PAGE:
Montreal is giving itself another gift for its 375th birthday next year: a re-imagined Place Jacques Cartier.
At a cost of about $5 million, the plan will see new, standardized terraces installed, a special area for artists and artisans on De La Commune street and new electricity infrastructure in the square.
"Place Jacques-Cartier has not had a makeover since 1998." said city councillor Richard Bergeron.
"These improvements will give it back its reputation… and give it a missing aesthetic coherence."
365 days a year
Montreal Mayor Denis Coderre said he wants to see the square used all year long.
Scheduling more festivals and activities, such as a Christmas market, will bring more foot traffic to the area even after terrace season has ended, he said.
The installation of a new electricity grid will make it easier to heat and light the square.
"It's important because I think that we have a great jewel and we're not using at its full potential," he said.
Artists and artisans will be moved to De La Commune Street. Special places will be reserved within the square itself for portraitists, caricaturists, and musicians.
Old Country inspiration
Looking to European cities, the plan includes the installation of terraces closer to the center of the square.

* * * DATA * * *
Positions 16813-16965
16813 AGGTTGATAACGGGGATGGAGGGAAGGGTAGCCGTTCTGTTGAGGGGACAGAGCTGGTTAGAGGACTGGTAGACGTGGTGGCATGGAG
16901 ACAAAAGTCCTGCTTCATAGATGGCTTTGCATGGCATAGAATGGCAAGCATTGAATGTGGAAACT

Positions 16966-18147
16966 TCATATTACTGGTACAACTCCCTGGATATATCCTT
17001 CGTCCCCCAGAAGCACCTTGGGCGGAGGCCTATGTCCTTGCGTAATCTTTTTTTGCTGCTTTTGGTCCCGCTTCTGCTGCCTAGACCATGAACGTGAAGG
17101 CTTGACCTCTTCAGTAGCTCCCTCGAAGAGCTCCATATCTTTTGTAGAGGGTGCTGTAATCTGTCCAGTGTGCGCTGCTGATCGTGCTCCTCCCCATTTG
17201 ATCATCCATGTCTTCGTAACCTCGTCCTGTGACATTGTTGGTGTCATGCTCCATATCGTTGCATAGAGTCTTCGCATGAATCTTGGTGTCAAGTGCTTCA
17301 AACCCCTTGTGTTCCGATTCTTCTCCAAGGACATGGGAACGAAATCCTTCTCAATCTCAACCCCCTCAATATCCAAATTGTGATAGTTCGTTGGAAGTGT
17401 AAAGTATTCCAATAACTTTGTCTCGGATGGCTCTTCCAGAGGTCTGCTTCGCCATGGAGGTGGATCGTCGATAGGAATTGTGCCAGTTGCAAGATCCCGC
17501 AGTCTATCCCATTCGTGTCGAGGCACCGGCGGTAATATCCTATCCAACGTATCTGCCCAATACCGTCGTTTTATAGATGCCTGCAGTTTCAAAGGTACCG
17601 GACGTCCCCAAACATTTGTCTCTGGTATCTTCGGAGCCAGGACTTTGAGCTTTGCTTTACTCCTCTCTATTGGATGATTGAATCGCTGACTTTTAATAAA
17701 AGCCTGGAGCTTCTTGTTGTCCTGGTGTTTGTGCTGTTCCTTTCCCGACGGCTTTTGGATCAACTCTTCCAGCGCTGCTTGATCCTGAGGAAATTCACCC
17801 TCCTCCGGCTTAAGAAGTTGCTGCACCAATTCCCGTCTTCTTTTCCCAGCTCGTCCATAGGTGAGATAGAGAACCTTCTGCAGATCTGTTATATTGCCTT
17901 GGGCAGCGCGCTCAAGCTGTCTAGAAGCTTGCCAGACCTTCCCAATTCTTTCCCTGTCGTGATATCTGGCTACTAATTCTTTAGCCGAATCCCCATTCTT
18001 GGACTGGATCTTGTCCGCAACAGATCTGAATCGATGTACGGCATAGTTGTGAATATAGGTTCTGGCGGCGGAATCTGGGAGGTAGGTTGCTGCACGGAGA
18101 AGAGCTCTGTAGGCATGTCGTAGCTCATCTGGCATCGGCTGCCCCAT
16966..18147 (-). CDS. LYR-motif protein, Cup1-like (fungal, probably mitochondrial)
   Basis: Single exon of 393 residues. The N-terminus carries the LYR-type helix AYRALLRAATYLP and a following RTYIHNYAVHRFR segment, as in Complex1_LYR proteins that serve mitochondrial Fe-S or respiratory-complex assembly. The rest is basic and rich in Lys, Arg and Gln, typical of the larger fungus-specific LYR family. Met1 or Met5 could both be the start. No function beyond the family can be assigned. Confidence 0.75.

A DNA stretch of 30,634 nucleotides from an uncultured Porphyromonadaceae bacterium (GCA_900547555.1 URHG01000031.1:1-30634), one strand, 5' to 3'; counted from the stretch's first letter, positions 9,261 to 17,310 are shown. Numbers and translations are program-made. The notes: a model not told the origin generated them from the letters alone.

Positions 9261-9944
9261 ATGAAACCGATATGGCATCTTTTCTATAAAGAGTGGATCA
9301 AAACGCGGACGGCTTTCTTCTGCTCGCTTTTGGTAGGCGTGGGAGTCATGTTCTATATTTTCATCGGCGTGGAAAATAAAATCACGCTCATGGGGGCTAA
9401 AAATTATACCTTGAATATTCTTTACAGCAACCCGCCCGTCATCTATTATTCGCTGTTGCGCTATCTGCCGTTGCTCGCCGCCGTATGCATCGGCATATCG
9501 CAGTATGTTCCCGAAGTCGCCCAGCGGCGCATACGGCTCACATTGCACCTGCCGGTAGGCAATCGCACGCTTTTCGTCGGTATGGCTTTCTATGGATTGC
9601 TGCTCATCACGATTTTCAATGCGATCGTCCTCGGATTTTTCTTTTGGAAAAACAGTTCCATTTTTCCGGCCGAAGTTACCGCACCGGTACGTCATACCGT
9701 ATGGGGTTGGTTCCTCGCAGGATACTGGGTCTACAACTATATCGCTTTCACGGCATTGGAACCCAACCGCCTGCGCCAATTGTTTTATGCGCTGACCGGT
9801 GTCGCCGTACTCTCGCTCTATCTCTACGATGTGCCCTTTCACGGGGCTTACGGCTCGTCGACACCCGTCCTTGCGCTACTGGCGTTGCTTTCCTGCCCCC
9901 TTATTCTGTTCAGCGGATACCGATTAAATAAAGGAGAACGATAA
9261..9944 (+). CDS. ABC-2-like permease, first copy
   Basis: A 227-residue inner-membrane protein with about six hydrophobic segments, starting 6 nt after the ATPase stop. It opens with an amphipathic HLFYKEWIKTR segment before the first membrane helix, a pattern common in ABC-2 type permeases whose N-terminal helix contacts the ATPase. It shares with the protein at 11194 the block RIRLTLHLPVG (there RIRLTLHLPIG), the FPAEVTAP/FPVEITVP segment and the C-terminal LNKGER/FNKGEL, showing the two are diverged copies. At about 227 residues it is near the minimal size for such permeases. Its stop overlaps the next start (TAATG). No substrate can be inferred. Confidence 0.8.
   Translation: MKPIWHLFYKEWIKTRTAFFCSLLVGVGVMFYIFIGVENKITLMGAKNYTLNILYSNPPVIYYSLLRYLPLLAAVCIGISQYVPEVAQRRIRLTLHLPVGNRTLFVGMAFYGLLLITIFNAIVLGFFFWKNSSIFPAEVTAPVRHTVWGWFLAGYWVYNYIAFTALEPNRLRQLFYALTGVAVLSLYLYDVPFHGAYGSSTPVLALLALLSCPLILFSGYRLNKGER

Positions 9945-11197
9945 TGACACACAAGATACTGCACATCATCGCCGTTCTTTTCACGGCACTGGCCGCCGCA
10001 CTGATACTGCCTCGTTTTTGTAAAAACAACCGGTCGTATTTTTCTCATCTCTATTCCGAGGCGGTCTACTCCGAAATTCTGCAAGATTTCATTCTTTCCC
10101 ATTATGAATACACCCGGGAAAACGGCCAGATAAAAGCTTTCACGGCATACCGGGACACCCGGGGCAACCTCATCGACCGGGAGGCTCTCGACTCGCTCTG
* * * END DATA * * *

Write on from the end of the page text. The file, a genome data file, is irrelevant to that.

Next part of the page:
The new terraces will have a standardized look, and will be set about 7 meters from the restaurants.
Some restaurant owners have raised concerns that their waiters will find it difficult to get to their tables through passing pedestrians, but Coderre says that breaking a plate or two is no big deal.
"[This type of service] exists in lots of cities," he says.
The city will pay for the cost of building the new terraces. Restaurant owners will still be responsible for renting the space their terrace is on, but the rent prices will not change.
De La Commune to become pedestrian-only?
Coderre said he's also considering closing De La Commune street off to cars and making it pedestrian only.
"We can have a shared street, or a pedestrian street — but you cannot just work à la carte," says Coderre,
"It's kind of a natural thing... You cannot think about revitalizing old Montreal without thinking about the future of the old port.
"It's all about having fun"
Construction work on Place Jacques-Cartier will be gradual, and won't affect this summer's tourist season, the city said.
Coderre said believes any objections to the plan will disappear once it is completed.
Work is scheduled to be completed in April 2017, in time for the summer season.